Where I saw them, they most commonly were used on local wireless networks in industrial/warehouse/trucking settings but I also know they were being used in some retail and manufacturing settings. The wireless local area networks back in the early 90's were in reality not much more than radio channels with analog modems.

They had small text displays and ran MS-DOS applications that were hardcoded to the proprietary wireless network. Certainly nothing like a real network stack.

Part of the difficulty is that AFAIK they were never usable as phones and barely usable as data network devices in the wide-area sense. The "data network" concept with cellphone networks in the early 90's was exquisitely awkward in the US, with the most common access method being to have an analog modem hooked up to the cellphone network (which was all analog in the early 90's and just beginning to move to digital in the late 90's) and you called your ISP's phone number. That was really super sucky.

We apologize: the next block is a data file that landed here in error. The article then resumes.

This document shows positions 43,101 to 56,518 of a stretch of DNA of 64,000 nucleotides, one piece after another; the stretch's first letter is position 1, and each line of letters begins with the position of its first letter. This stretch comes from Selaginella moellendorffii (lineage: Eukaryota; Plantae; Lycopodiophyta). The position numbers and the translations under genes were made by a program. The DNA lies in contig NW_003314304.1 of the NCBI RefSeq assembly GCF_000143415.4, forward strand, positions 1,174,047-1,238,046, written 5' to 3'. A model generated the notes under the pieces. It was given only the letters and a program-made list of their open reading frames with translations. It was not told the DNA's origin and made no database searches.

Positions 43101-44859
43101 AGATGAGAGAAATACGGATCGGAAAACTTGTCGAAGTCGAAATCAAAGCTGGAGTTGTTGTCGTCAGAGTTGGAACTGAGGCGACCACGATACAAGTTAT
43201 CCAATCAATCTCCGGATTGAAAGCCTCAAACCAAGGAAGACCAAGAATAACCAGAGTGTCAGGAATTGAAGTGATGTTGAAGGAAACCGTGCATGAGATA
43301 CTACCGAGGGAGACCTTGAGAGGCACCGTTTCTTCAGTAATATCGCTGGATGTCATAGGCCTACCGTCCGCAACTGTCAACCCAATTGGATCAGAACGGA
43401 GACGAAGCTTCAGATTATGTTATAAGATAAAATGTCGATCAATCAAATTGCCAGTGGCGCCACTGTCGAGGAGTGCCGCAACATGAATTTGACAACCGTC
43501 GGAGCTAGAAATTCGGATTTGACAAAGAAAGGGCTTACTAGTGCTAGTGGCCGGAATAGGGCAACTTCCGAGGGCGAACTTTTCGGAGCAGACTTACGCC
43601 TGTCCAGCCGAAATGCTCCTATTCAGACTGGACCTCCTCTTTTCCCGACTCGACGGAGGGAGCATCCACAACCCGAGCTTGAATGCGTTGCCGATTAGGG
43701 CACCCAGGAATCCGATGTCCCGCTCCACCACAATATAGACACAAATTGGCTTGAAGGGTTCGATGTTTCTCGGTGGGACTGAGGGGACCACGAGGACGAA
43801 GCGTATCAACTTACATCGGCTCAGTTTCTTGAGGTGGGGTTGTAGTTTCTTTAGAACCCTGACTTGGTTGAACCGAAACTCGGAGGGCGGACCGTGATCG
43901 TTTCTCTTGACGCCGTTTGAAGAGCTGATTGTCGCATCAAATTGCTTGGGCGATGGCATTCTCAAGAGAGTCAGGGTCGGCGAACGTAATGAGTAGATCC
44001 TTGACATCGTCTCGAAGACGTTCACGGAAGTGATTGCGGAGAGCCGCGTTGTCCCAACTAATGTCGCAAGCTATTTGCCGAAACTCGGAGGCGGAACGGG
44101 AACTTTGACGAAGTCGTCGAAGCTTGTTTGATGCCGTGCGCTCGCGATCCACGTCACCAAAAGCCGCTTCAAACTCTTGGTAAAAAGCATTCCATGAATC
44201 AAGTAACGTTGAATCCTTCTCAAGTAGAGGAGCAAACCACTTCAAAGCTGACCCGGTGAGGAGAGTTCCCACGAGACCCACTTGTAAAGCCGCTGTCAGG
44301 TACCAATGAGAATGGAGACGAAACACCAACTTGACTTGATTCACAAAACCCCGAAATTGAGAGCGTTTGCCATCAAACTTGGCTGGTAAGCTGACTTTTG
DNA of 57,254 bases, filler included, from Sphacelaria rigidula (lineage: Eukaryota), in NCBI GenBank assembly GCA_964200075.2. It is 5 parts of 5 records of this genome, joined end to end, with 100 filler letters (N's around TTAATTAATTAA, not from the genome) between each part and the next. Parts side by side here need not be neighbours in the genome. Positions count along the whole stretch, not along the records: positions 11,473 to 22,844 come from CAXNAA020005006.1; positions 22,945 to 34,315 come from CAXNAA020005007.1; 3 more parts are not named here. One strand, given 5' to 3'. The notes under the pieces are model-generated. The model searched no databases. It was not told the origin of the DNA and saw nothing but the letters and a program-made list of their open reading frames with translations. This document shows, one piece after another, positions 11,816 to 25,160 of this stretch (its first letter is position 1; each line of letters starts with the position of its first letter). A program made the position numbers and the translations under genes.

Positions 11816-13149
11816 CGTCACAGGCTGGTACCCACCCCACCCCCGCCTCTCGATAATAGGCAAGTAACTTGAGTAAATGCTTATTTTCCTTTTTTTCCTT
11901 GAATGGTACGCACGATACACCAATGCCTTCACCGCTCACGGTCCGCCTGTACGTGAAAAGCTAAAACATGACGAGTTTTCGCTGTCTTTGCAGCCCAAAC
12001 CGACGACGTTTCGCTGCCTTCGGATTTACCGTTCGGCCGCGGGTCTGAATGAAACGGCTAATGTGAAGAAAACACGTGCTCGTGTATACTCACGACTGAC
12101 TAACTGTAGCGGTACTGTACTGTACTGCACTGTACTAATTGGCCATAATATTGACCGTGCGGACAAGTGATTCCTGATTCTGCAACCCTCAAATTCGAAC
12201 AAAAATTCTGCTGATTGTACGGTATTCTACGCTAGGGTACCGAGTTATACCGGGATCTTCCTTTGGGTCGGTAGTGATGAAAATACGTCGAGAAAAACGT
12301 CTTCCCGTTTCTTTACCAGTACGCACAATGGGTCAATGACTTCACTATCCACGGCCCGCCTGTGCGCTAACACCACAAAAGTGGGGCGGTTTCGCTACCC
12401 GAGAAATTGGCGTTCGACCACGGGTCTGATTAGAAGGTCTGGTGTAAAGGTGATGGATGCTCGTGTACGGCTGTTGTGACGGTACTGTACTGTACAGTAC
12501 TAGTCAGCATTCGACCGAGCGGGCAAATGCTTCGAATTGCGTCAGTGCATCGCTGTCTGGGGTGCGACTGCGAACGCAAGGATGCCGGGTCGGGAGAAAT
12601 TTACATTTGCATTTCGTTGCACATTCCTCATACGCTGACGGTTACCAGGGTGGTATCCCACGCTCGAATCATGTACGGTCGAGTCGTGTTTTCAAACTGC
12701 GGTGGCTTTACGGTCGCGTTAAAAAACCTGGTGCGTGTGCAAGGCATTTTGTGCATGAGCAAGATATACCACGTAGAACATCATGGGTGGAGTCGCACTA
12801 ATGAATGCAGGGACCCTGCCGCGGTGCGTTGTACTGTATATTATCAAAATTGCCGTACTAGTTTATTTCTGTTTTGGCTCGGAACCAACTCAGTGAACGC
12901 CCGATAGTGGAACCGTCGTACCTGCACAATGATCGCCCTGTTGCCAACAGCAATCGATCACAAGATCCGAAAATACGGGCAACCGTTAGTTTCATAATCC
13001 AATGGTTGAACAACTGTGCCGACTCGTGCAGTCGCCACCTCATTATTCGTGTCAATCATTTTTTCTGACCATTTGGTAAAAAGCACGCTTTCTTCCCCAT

Certainly Windows CE had some concepts that were more high-minded than the custom-built MS-DOS applications, but in most ways it was even more sucky to the end user (who just wanted to run the same application over and over again, scanning barcodes, taking inventory, etc.) I think it's not even ironic that even Apple is having a hard time making inroads into these single-purpose applications with their multi-purpose iPhone/iPad platforms; the specialized platforms being used in this area for the past 20 years are not sold on computing buzzwords or brand cachet but on pure utility.